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An Angel the Size of Alaska

My daughter was lost in the woods at night. We only had the Northern Lights to guide our search.

By Kathie Kania, Ogden, Utah

As appeared in

Just after midnight my husband, Michael, and I were woken by the ringing phone. Michael spoke to someone a few seconds, hung up and turned to me with a sleepy smile. “It’s one of the guys at work,” he said. “He says we should go out and look at the northern lights.”

We had been living in Alaska for over a year and still hadn’t seen the famous aurora borealis. The folks at the Forest Service didn’t want us to sleep through it.

What a relief to get a phone call with good news, I thought as I pulled on a heavy coat. We’d been getting too many troubling phone calls lately, all concerning my 13-year-old daughter, Kristi.

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While her older sister had protested the move from Oregon, Kristi had seemed to handle the move fine. At first. Then came the secret friends, sullen silences and reports from school. She was skipping classes, disappearing, flunking her tests. Kristi was in trouble, but I didn’t know how to reach her.

Michael and I tiptoed past Kristi’s bedroom and went outside. High above us a sky full of light green curtains flashed and shimmered, changing shape like quicksilver. “Oh, my!” I whispered, overwhelmed by the sight.

“This was definitely worth getting up for,” Michael said, taking my hand.

The awesome beauty of it almost pushed my worries about my daughter out of my mind. Almost. “We should wake Kristi,” I said. Michael agreed. Maybe this will make her happy, I thought as we went up to her bedroom.

Kristi’s room was chilly when we opened the door. Her window was open. I shook Kristi gently under her quilt. “Kristi, honey? You need to come out and see...” I pulled the covers back and found just more blankets arranged to look like my sleeping daughter. “She’s gone!”

Michael and I ran back outside, searching the area and calling her name. The air was icy on our faces. The pale green lights in the sky made every shadow ghostly.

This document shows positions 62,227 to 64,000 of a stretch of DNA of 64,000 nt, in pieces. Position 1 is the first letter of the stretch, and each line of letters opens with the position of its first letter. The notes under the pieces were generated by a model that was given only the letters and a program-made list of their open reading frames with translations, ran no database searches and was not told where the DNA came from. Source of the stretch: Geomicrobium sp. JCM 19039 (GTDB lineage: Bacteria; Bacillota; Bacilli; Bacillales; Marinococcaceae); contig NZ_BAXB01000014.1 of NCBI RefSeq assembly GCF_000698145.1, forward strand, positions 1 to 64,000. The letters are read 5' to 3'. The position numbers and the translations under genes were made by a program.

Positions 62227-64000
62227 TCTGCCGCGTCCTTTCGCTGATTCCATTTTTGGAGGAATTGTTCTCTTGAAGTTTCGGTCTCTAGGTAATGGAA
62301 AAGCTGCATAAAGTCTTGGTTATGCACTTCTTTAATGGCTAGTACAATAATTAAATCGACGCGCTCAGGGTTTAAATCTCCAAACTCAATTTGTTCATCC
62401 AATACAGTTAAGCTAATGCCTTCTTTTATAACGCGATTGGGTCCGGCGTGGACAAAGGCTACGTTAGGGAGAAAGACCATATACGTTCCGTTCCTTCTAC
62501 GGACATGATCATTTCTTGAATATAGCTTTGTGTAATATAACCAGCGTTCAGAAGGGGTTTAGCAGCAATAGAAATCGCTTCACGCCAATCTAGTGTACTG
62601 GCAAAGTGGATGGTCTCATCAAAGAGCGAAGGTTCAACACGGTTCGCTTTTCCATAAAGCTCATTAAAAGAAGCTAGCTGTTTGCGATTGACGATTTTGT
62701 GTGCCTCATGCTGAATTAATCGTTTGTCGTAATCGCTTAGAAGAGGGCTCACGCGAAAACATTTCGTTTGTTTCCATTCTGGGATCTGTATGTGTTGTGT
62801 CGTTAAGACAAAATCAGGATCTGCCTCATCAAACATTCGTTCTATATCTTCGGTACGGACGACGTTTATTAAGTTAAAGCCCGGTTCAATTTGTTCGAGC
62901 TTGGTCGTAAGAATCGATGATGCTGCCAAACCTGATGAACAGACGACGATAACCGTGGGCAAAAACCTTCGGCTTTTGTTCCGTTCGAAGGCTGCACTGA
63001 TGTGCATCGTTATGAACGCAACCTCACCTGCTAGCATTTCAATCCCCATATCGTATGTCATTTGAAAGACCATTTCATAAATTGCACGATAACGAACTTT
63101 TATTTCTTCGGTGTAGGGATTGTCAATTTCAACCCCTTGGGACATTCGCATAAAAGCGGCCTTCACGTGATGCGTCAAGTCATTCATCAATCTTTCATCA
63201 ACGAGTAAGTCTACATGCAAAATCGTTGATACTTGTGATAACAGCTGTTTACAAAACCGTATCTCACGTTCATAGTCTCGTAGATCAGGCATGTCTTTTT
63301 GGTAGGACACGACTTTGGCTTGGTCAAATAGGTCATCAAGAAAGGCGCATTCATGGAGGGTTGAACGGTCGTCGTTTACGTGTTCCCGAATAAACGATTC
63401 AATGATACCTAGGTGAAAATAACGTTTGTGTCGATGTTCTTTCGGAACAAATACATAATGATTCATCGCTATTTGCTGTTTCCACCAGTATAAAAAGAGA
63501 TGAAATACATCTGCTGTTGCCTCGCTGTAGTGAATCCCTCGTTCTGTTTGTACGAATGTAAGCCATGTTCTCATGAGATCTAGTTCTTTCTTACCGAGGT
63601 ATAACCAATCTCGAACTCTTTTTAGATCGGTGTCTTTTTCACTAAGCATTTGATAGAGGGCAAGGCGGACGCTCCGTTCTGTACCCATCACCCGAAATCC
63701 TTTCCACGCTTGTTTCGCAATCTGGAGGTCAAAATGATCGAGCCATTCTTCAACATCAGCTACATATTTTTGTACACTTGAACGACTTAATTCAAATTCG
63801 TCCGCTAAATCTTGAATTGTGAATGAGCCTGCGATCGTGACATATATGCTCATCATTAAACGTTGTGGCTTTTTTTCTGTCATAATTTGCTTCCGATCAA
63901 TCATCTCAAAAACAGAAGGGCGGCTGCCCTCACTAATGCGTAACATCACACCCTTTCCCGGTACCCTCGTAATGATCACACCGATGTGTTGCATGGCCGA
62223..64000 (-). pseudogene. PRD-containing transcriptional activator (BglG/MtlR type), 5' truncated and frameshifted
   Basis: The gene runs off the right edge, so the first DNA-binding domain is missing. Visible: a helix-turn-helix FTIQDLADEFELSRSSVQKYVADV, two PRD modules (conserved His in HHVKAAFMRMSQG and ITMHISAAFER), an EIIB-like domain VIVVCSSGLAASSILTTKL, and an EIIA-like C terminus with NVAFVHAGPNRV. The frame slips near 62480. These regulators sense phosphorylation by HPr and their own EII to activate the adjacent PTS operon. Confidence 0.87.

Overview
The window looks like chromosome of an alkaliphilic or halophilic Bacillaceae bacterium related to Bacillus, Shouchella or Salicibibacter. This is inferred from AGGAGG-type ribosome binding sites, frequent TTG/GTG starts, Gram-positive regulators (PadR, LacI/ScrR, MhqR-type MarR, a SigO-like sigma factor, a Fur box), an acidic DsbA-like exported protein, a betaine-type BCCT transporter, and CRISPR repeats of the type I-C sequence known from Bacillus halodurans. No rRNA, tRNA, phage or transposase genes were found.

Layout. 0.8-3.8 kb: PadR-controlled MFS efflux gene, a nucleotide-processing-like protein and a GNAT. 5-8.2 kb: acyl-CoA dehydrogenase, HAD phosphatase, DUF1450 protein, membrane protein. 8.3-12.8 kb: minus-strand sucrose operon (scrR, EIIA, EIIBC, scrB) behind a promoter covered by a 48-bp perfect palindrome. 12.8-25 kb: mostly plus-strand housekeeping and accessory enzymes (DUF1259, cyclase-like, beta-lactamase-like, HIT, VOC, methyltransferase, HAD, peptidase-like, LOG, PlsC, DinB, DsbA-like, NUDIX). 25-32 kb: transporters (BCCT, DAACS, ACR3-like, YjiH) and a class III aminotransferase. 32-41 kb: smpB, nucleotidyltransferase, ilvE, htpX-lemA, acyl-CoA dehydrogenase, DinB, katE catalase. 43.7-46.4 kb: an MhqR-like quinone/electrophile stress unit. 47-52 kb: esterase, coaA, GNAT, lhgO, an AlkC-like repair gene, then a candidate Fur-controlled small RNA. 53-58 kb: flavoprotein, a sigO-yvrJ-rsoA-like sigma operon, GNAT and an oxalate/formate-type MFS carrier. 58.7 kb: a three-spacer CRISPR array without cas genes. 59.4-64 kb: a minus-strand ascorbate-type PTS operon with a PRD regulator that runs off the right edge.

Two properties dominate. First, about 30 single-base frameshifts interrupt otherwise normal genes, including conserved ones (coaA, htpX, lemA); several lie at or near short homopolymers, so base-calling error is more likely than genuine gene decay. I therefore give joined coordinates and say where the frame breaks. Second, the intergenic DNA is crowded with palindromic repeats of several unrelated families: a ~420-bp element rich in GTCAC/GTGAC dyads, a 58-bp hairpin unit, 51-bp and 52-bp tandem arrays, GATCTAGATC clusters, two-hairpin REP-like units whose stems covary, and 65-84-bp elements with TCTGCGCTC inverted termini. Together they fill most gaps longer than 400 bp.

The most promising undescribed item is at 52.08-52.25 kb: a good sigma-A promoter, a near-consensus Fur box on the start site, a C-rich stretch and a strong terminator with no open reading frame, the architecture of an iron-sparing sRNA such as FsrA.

“Did she go in the woods?” I said.

Michael cast a worried glance at the pine trees. I knew what he was thinking: How could we find her in there? “Maybe she curled up in the truck,” he said.

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Kristi wasn’t in the truck. We yelled into the pines and got no answer except echoes. We walked to the nearby train tracks and saw no one. We shone flashlights on the ragged lakeshore but found nothing.

“Let’s drive out to that old airstrip,” I said. “She likes to walk there.”

We checked the airstrip, then the small dock where Kristi liked to sit, and finally the local “lovers’ lane” hangout for kids. We still didn’t find our daughter.

Never had Alaska seemed more isolated. Kristi could be miles away. Every possible danger ran through my head as I looked up and down the empty highway: bears, moose, violent people. Is she on foot? In a car? With a boy? Partying? I looked out at the snow-peaked mountains in the distance.

The northern lights danced above them, cold and unsympathetic. How could any child be safe in this barren wilderness?

“Let’s go home,” Michael said, sounding as worried as I felt. “She might have come back by now.”

If only we’d never left Oregon, I thought as he turned the car around. I could have kept her safe in Oregon.

The house was empty as ever when we got there. We called the state police. They drove out and questioned us about where Kristi might have gone. The lights of their squad cars looked puny beneath the light show in the sky. “We’ll check all over,” a policeman assured us.

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Michael walked the lakeshore again while I sat by the phone. “Please, God,” I prayed, staring at it. “We need your protection. Kristi’s all alone. I’m all alone.”

By 3:00 a.m. Michael and I were numb. The police had found no leads. Nobody had seen a 13-year-old girl walking the highway. Michael scrubbed at his face with his hands. He looked exhausted.

“Why don’t you lie down for a while?” I said. “You can stay here and listen for the phone. I’m going to take the truck up to the highway. She has to come home from that direction.”